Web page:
Less HIV/AIDS patients tested for TB: Study
New Delhi: Nearly half of the 2.4 million
people living with HIV/AIDS in the country contract
tuberculosis, making it the leading cause of death, yet less
than five per cent of them are automatically tested for TB, a
new study shows.
The study conducted by the NGO INP+ with support from
ACTION (Advocacy to Control TB Internationally) also found
almost a third of the population surveyed also reported paying
for their medications, indicating an incomplete reach and
awareness of the free national TB control programme -- RNTCP.
The study highlights both patient-end and provider-end
causes for delays in getting appropriate TB diagnosis and
treatment initiated and in testing for the disease among
HIV/AIDS patients, which comes to less than five percent.
Ten per cent of the survey participants reported stopping
their treatments for a week or more. Incomplete treatment
adherence raises the risk of multi-drug resistant TB for the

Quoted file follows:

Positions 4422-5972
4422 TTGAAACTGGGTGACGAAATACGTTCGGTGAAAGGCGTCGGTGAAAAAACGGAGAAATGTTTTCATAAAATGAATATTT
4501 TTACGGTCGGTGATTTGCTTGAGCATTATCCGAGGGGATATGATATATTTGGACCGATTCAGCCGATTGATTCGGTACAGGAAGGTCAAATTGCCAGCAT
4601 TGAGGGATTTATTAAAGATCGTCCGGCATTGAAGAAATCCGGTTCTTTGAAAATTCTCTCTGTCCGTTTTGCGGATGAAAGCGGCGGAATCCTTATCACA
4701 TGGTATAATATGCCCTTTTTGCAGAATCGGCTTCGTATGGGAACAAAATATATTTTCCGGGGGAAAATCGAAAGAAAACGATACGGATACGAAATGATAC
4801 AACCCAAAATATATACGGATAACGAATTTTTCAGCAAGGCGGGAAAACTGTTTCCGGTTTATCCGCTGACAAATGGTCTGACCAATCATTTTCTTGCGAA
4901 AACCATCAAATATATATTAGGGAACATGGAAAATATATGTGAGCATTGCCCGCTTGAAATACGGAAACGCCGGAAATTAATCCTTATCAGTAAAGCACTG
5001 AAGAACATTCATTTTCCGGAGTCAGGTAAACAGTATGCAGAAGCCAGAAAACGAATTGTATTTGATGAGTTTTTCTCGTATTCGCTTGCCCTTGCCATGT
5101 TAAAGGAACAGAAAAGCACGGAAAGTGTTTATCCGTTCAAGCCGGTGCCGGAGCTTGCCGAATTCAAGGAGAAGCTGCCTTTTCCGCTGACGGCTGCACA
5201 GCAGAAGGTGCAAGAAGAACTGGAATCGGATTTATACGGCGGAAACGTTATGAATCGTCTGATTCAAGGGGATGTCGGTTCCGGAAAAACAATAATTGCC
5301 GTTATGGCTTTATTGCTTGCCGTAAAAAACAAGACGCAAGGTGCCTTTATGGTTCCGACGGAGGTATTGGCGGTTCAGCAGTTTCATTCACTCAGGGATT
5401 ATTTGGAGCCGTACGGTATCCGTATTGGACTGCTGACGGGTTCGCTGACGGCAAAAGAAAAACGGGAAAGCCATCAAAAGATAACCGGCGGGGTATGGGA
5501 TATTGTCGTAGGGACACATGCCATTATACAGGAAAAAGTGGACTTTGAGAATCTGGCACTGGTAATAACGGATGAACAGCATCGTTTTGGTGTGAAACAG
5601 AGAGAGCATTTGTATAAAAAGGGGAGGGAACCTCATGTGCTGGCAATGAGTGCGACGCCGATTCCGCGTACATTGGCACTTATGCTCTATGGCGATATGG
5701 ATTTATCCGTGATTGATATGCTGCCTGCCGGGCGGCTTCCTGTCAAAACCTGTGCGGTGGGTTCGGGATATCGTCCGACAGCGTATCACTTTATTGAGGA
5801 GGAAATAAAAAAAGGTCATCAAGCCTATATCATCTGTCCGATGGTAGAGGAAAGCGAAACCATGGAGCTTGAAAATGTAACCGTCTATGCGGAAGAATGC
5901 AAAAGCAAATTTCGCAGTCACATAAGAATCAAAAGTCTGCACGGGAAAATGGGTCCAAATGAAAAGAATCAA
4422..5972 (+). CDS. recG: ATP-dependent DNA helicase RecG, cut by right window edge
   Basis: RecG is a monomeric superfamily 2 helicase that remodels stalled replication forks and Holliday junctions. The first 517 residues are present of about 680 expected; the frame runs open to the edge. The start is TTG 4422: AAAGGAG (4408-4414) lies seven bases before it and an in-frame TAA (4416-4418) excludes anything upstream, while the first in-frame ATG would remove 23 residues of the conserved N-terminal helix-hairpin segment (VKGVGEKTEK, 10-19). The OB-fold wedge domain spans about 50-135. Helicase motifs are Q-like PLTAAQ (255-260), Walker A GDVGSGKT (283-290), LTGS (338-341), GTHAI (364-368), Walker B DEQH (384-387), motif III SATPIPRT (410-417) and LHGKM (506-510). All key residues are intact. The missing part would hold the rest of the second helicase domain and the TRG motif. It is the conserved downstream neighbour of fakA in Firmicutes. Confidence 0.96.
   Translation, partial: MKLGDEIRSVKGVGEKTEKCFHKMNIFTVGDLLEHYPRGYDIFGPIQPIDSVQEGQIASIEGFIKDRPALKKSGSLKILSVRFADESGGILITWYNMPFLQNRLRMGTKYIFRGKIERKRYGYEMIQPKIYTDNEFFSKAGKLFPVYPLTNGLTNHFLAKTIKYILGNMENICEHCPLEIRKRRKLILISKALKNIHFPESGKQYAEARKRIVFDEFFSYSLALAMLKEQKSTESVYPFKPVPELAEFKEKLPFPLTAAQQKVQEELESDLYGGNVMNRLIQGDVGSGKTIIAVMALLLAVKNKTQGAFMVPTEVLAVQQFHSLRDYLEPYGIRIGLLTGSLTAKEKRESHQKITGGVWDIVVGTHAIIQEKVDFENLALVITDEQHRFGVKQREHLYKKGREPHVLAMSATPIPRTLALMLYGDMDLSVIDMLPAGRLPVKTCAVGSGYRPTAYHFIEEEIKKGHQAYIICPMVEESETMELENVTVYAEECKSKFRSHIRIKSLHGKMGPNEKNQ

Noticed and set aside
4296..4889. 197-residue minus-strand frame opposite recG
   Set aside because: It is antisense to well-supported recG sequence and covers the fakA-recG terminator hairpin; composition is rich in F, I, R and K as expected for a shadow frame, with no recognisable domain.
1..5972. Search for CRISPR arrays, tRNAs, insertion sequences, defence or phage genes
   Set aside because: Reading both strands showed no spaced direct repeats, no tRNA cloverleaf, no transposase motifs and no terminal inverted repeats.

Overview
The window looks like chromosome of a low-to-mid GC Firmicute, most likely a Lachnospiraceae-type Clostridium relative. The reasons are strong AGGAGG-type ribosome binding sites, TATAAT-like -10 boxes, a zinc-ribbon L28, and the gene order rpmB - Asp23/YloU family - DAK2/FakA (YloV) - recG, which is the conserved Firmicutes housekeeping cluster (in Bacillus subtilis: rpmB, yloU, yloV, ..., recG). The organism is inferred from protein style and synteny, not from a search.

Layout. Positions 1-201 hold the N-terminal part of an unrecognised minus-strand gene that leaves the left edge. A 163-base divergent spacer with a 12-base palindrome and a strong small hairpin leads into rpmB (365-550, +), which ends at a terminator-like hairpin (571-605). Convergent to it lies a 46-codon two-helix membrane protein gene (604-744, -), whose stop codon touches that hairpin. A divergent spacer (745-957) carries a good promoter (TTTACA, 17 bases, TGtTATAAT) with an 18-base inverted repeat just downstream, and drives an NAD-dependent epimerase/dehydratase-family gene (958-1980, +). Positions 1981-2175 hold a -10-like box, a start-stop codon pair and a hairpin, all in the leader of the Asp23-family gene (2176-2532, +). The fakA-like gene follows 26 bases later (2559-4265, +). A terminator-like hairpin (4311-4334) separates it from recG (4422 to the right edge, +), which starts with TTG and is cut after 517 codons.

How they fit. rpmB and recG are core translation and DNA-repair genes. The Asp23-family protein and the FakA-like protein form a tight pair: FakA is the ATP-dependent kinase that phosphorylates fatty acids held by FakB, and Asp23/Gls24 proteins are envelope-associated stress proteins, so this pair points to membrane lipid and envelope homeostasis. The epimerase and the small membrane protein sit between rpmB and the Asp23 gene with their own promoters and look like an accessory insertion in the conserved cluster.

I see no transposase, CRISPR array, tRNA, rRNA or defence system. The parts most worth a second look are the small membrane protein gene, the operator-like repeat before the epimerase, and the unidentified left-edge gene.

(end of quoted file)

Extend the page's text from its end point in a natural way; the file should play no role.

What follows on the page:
individual and in the community.
Lack of awareness and knowledge about TB ranks high
among the patient-end causes for delay in seeking appropriate
TB diagnosis and treatment services.
Distance to the nearest TB service delivery point is a
key barrier from the provider-end, with average travel times
exceeding 90 minutes for over half of the population surveyed.
"People living with HIV/AIDS are among the most
vulnerable to getting TB infections. Any delay in this
vulnerable population getting life-saving TB treatments is
also indicative of broad systemic issues of accessibility that
need to be addressed quickly," said Dr Venkatesan Chakrapani,
MD, the lead researcher on this study from INP+.
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